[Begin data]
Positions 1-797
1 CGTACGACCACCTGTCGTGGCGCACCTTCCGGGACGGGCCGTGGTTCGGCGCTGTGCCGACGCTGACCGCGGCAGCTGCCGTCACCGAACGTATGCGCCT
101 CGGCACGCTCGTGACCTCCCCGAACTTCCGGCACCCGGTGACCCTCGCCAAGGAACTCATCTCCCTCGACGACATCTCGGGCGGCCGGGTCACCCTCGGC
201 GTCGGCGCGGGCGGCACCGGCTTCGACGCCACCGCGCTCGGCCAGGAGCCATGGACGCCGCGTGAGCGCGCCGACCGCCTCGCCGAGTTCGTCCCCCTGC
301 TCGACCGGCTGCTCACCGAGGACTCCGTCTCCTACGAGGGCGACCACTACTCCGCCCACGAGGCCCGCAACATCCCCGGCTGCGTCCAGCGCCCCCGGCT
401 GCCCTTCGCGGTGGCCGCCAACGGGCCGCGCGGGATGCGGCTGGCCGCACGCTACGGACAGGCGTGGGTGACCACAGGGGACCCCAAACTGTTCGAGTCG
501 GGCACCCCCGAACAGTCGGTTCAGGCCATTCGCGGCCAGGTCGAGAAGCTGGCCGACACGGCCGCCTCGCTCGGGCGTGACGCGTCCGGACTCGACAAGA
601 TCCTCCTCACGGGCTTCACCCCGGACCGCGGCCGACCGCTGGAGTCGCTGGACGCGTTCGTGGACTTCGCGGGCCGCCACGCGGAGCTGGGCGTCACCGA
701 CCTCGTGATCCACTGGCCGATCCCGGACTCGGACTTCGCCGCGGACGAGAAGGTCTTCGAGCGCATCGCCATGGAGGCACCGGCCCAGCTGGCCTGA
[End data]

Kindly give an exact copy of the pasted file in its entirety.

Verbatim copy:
Positions 1-797
1 CGTACGACCACCTGTCGTGGCGCACCTTCCGGGACGGGCCGTGGTTCGGCGCTGTGCCGACGCTGACCGCGGCAGCTGCCGTCACCGAACGTATGCGCCT
101 CGGCACGCTCGTGACCTCCCCGAACTTCCGGCACCCGGTGACCCTCGCCAAGGAACTCATCTCCCTCGACGACATCTCGGGCGGCCGGGTCACCCTCGGC
201 GTCGGCGCGGGCGGCACCGGCTTCGACGCCACCGCGCTCGGCCAGGAGCCATGGACGCCGCGTGAGCGCGCCGACCGCCTCGCCGAGTTCGTCCCCCTGC
301 TCGACCGGCTGCTCACCGAGGACTCCGTCTCCTACGAGGGCGACCACTACTCCGCCCACGAGGCCCGCAACATCCCCGGCTGCGTCCAGCGCCCCCGGCT
401 GCCCTTCGCGGTGGCCGCCAACGGGCCGCGCGGGATGCGGCTGGCCGCACGCTACGGACAGGCGTGGGTGACCACAGGGGACCCCAAACTGTTCGAGTCG
501 GGCACCCCCGAACAGTCGGTTCAGGCCATTCGCGGCCAGGTCGAGAAGCTGGCCGACACGGCCGCCTCGCTCGGGCGTGACGCGTCCGGACTCGACAAGA
601 TCCTCCTCACGGGCTTCACCCCGGACCGCGGCCGACCGCTGGAGTCGCTGGACGCGTTCGTGGACTTCGCGGGCCGCCACGCGGAGCTGGGCGTCACCGA
701 CCTCGTGATCCACTGGCCGATCCCGGACTCGGACTTCGCCGCGGACGAGAAGGTCTTCGAGCGCATCGCCATGGAGGCACCGGCCCAGCTGGCCTGA